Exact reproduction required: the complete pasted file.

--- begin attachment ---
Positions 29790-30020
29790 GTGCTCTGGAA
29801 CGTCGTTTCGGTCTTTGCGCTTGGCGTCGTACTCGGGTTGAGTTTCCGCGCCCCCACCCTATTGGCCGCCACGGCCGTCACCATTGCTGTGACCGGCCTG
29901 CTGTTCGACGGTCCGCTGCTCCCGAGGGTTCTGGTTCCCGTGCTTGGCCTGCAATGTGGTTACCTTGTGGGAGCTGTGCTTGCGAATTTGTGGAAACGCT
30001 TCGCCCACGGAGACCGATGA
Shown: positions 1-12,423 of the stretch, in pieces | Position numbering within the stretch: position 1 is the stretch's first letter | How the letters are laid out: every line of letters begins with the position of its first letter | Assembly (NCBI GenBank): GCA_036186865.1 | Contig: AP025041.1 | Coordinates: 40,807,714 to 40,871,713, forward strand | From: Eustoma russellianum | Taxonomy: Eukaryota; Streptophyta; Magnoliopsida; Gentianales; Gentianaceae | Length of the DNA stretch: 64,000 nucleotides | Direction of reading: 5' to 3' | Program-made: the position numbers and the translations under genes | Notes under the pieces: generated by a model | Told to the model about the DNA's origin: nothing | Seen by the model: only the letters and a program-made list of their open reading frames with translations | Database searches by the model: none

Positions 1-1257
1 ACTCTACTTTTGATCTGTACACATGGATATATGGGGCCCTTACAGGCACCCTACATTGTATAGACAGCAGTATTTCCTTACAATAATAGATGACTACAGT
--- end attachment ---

Positions 29790-30020
29790 GTGCTCTGGAA
29801 CGTCGTTTCGGTCTTTGCGCTTGGCGTCGTACTCGGGTTGAGTTTCCGCGCCCCCACCCTATTGGCCGCCACGGCCGTCACCATTGCTGTGACCGGCCTG
29901 CTGTTCGACGGTCCGCTGCTCCCGAGGGTTCTGGTTCCCGTGCTTGGCCTGCAATGTGGTTACCTTGTGGGAGCTGTGCTTGCGAATTTGTGGAAACGCT
30001 TCGCCCACGGAGACCGATGA
Shown: positions 1-12,423 of the stretch, in pieces | Position numbering within the stretch: position 1 is the stretch's first letter | How the letters are laid out: every line of letters begins with the position of its first letter | Assembly (NCBI GenBank): GCA_036186865.1 | Contig: AP025041.1 | Coordinates: 40,807,714 to 40,871,713, forward strand | From: Eustoma russellianum | Taxonomy: Eukaryota; Streptophyta; Magnoliopsida; Gentianales; Gentianaceae | Length of the DNA stretch: 64,000 nucleotides | Direction of reading: 5' to 3' | Program-made: the position numbers and the translations under genes | Notes under the pieces: generated by a model | Told to the model about the DNA's origin: nothing | Seen by the model: only the letters and a program-made list of their open reading frames with translations | Database searches by the model: none

Positions 1-1257
1 ACTCTACTTTTGATCTGTACACATGGATATATGGGGCCCTTACAGGCACCCTACATTGTATAGACAGCAGTATTTCCTTACAATAATAGATGACTACAGT